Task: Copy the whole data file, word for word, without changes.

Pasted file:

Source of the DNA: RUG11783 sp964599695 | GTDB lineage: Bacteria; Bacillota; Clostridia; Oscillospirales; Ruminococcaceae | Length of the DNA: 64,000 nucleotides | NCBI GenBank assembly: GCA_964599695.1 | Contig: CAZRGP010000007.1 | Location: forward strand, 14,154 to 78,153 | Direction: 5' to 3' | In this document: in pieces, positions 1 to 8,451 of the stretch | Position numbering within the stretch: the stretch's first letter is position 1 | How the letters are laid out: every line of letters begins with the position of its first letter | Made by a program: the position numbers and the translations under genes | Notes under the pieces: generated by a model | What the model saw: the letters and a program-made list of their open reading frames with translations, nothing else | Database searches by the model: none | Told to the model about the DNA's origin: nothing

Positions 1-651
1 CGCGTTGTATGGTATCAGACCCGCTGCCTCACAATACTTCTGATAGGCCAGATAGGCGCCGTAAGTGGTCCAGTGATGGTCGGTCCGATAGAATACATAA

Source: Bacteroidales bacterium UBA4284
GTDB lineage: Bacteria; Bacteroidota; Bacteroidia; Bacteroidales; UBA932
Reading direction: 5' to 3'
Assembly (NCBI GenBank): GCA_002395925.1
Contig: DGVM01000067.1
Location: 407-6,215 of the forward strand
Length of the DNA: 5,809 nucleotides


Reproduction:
Source of the DNA: RUG11783 sp964599695 | GTDB lineage: Bacteria; Bacillota; Clostridia; Oscillospirales; Ruminococcaceae | Length of the DNA: 64,000 nucleotides | NCBI GenBank assembly: GCA_964599695.1 | Contig: CAZRGP010000007.1 | Location: forward strand, 14,154 to 78,153 | Direction: 5' to 3' | In this document: in pieces, positions 1 to 8,451 of the stretch | Position numbering within the stretch: the stretch's first letter is position 1 | How the letters are laid out: every line of letters begins with the position of its first letter | Made by a program: the position numbers and the translations under genes | Notes under the pieces: generated by a model | What the model saw: the letters and a program-made list of their open reading frames with translations, nothing else | Database searches by the model: none | Told to the model about the DNA's origin: nothing

Positions 1-651
1 CGCGTTGTATGGTATCAGACCCGCTGCCTCACAATACTTCTGATAGGCCAGATAGGCGCCGTAAGTGGTCCAGTGATGGTCGGTCCGATAGAATACATAA

Source: Bacteroidales bacterium UBA4284
GTDB lineage: Bacteria; Bacteroidota; Bacteroidia; Bacteroidales; UBA932
Reading direction: 5' to 3'
Assembly (NCBI GenBank): GCA_002395925.1
Contig: DGVM01000067.1
Location: 407-6,215 of the forward strand
Length of the DNA: 5,809 nucleotides